Shot from a can­non: car #109

Australian Muscle Car - - Right Said Fred -

It’s a long list. In fact it’s a bloody long list, but I want to share a few of the items on that list with you. I think it will give you a feel for the kind of work we do at Gib­son Mo­tor­sport th­ese days, and it will cer­tainly open your eyes to the va­ri­ety of au­to­mo­tive ma­chin­ery that comes through the work­shop.

It will also raise a very in­ter­est­ing ques­tion, one I plan to re­turn to in my next col­umn. The ques­tion is: when is a car a gen­uine car? When is it a restora­tion? When is it a replica? Are there any other R-words we should add to that set of op­tions? The au­then­tic­ity of his­toric rac­ing cars is para­mount if we are to pro­tect our rac­ing her­itage, and it’s a sub­ject that’s very close to the Gib­son heart.

Com­ing back to this col­umn, the ques­tion is: where to start? Here, from the nine-page list – yes, nine pages – are a few of the ma­jor items. ‘In­spect and ser­vice Ford Fal­con gear­box’ – al­ways a good place to start! ‘In­spect and ser­vice Ford Fal­con dif­fer­en­tial’ – the nat­u­ral fol­low-up to that first item. ‘Top loader shifter link­age set’, ‘cylin­der as­sem­bly clutch mas­ter’ – the list goes on and on.

And then we get to the trim: ‘Re­pair/re­place dam­aged area of vinyl to both front and rear seats’, ‘Dash­board fas­cia XY GT’, ‘Fal­con boot car­pet black Clas­sic’, and of course we can’t forget the ex­te­rior and the re­spray. When I tell you the paint in ques­tion was Yel­low Ochre, that may give you a clue as to the iden­tity of the car I’m talk­ing about: car #109.

That was the num­ber car­ried by a 1970 Fal­con XY GT in a unique event that took place in Aus­tralia more than 20 years ago. Now you’ll no­tice I didn’t say ‘race num­ber’, and that was quite de­lib­er­ate.

The Can­non­ball Run was very specif­i­cally NOT a race. It was a high-speed road trial. Not only that, but it was the only event of its kind ever sanc­tioned in this coun­try. It was, in large part, the brain­child of my old friend Al­lan Mof­fat. Staged in the North­ern Ter­ri­tory, it took place in 1994. And a Yel­low Ochre Fal­con XY GT was right in the thick of it.

By that time it was a ven­er­a­ble 24-year-old. A re­pair – one of those R-words – had left it in worse con­di­tion than it was be­fore and the Fal­con ended up at a wrecker’s yard. Then along came Mur­ray Al­cock, who grafted all the GT bits and pieces onto a de­cent 500 body and painted it… Yel­low Ochre.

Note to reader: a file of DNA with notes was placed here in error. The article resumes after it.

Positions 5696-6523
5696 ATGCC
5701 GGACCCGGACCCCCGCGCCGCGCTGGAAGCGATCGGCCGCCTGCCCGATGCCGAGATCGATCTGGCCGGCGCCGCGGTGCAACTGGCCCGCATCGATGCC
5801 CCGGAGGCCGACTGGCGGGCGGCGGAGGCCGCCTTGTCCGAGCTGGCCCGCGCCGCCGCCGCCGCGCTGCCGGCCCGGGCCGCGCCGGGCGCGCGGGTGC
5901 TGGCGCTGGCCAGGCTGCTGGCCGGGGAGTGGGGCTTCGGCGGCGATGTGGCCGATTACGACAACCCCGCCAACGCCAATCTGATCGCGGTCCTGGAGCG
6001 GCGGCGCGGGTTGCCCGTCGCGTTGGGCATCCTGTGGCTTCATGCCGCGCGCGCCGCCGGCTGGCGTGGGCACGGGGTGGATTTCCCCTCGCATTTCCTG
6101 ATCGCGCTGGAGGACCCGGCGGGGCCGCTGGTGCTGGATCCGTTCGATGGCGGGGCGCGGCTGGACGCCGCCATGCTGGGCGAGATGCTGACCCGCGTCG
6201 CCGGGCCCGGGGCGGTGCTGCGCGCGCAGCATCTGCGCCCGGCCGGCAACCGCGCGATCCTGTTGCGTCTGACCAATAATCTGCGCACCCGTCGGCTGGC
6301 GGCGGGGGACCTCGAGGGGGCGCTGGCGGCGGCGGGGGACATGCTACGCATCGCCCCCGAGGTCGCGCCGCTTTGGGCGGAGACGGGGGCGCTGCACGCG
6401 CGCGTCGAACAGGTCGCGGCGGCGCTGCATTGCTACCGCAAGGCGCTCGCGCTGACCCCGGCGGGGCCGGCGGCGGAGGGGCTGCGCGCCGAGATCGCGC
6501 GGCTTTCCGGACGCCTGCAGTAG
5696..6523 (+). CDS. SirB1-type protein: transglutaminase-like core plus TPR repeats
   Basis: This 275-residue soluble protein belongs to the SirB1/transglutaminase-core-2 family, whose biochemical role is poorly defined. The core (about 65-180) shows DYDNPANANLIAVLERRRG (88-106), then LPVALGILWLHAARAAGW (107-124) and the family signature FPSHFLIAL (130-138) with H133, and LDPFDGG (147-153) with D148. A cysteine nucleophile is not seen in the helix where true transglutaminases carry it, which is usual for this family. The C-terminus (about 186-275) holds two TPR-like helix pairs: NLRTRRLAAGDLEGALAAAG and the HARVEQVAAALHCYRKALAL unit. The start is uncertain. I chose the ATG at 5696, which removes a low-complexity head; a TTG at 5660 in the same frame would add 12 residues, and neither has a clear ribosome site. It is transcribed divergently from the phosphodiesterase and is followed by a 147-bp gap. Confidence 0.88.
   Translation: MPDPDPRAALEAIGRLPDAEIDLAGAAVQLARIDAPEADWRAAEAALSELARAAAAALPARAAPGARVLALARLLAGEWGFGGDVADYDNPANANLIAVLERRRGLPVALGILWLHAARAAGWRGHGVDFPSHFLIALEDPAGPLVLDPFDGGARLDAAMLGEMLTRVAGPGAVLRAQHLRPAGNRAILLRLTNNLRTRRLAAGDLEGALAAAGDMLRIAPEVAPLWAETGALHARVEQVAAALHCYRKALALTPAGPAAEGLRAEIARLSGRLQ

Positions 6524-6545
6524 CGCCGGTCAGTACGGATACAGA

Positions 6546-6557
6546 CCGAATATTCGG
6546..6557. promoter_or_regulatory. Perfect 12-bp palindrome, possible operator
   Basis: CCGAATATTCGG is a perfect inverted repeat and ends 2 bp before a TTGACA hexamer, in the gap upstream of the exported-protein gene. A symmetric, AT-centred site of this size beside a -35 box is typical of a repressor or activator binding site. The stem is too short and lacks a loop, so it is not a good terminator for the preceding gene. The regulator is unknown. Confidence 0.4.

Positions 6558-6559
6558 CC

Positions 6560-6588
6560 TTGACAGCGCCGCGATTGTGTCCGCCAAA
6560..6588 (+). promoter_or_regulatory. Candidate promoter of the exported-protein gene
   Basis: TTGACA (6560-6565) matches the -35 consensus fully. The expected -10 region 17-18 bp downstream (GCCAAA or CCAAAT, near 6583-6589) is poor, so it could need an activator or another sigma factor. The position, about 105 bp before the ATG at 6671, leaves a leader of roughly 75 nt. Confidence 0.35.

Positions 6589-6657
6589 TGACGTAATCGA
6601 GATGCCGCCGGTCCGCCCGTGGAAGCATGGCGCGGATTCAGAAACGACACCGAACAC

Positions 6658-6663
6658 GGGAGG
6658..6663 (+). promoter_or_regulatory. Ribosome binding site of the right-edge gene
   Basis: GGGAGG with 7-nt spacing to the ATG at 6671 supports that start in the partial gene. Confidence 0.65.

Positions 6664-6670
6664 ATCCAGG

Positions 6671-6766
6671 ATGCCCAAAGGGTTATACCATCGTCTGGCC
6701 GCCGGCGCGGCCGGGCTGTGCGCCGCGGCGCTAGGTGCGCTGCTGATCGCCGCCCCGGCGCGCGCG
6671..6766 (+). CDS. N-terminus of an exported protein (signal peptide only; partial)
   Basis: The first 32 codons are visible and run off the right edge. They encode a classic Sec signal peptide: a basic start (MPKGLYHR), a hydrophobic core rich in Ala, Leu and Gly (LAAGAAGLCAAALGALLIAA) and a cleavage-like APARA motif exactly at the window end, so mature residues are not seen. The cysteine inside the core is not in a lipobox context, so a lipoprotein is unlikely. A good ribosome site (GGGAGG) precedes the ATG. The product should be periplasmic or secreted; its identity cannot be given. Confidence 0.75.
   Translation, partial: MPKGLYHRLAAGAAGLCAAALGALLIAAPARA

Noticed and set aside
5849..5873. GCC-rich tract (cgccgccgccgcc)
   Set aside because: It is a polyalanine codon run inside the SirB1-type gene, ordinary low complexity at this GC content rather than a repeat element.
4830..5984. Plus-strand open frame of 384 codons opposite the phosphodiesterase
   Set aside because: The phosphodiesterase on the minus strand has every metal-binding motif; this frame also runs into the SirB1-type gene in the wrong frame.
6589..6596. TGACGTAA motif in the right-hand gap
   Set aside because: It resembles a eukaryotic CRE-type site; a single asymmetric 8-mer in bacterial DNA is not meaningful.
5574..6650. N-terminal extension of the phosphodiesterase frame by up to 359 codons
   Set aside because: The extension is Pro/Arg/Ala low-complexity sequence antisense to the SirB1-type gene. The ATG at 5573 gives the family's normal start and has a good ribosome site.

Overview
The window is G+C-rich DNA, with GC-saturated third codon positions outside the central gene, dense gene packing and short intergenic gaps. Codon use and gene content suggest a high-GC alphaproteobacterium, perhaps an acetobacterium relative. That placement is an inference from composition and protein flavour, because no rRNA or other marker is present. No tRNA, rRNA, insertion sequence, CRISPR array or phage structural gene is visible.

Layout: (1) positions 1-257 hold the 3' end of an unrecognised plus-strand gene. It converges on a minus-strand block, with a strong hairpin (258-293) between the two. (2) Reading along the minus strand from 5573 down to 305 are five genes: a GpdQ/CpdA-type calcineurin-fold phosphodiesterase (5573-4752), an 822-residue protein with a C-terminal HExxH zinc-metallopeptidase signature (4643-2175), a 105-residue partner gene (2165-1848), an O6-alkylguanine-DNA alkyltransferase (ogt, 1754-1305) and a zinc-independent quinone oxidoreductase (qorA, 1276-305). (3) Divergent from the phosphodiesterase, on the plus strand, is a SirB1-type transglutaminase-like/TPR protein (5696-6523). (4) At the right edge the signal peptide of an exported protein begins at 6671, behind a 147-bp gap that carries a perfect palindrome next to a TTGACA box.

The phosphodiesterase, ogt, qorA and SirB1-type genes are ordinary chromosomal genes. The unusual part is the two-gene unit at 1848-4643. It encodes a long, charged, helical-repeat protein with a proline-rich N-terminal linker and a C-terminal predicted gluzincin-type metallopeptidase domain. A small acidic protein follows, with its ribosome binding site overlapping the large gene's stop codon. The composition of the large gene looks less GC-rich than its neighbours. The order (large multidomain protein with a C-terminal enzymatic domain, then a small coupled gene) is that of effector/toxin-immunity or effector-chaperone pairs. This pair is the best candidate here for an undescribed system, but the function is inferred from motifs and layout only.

Quoted in an­other mag­a­zine, Al­cock was happy to ac­knowl­edge the rad­i­cal dif­fer­ence his work made. “I made it a replica,’ he said, ‘but it is a very good, ex­act replica.”

Four years later it was good enough to be­come en­try #109 in the Can­non­ball Run, pre­pared for the event by Mur­ray and his friend Noel Kennedy, a handy span­ner­man in his own right. They did a great job: ev­ery­thing was re­con­di­tioned, in­clud­ing the stan­dard four-speed Toploader, the diff with its taller-than-stan­dard ra­tio, the wheels, the brakes (with GT HO-spec rear drums) and the 36-gal­lon fac­tory fuel tank.

Best of all, they did the Can­non­ball Run and mea­sured the stages with some­thing that will ring a bell for a num­ber of die-hard fans: a me­chan­i­cal Halda. At times they av­er­aged 240 km/h on the way to 35th place over­all, in­clud­ing a sec­tion win.

Even­tu­ally the car was sold to Fred Bartell, a fa­mil­iar name among XW/XY en­thu­si­asts, then to Sydney dealer Tony Kas­si­o­tis, and fi­nally to the man who brought it to us: Bruce Garvie, a builder up at Roma in Queens­land.

Bruce knows Al­lan Hea­phy well and asked him what needed to be done to re­store – R-word – his new car. He’d been plan­ning to en­ter the ParisPek­ing Rally with it – un­til he dis­cov­ered the en­try fee was $40,000!

The Fal­con came to us on New Year’s Day, 2015, and we worked on it in phases right through to June. The en­gine was fine, it just needed a bit of clean­ing up, but then we em­barked on our list that ran to nine pages. Some of the parts are not orig­i­nal, they are re­place­ments (R-word), for ex­am­ple the 36-gal­lon fuel tank, but it is now, as I would put it, as orig­i­nal as it can ever be again.

Bruce and his wife picked it up and promptly drove it all the way back up to Queens­land de­spite the fact that it’s got a man­ual box and no power steer­ing! To me that car is one of the most in­ter­est­ing ex­am­ples of what Gib­son Mo­tor­sport can do. Whether we call them orig­i­nals, re­place­ments, repli­cas, restora­tions or what­ever, we be­lieve firmly in giv­ing cars back to their cur­rent own­ers in a con­di­tion that will take their breath away.

Un­for­tu­nately for them, it also takes some of their money away! Back at the time of the Can­non­ball Run, Mur­ray Al­cock reck­oned he and Noel had forked out around $18,000 dur­ing their own re­pairs to the car. Our nine-page list and in­voice ran to over forty grand… which sim­ply un­der­lines how valu­able th­ese cars can be­come over the years. And any­way, Bruce reck­ons he might just be ready to lis­ten to of­fers for car #109. If you or some­one you know might be in­ter­ested, please feel free to con­tact Alan Hea­phy here at Gib­son Mo­tor­sport.

And watch out for more on the sub­ject of restora­tions, repli­cas and all the other R-words next time.

Rac­ing leg­end Fred Gib­son and his men still help keep clas­sic Fords on the road

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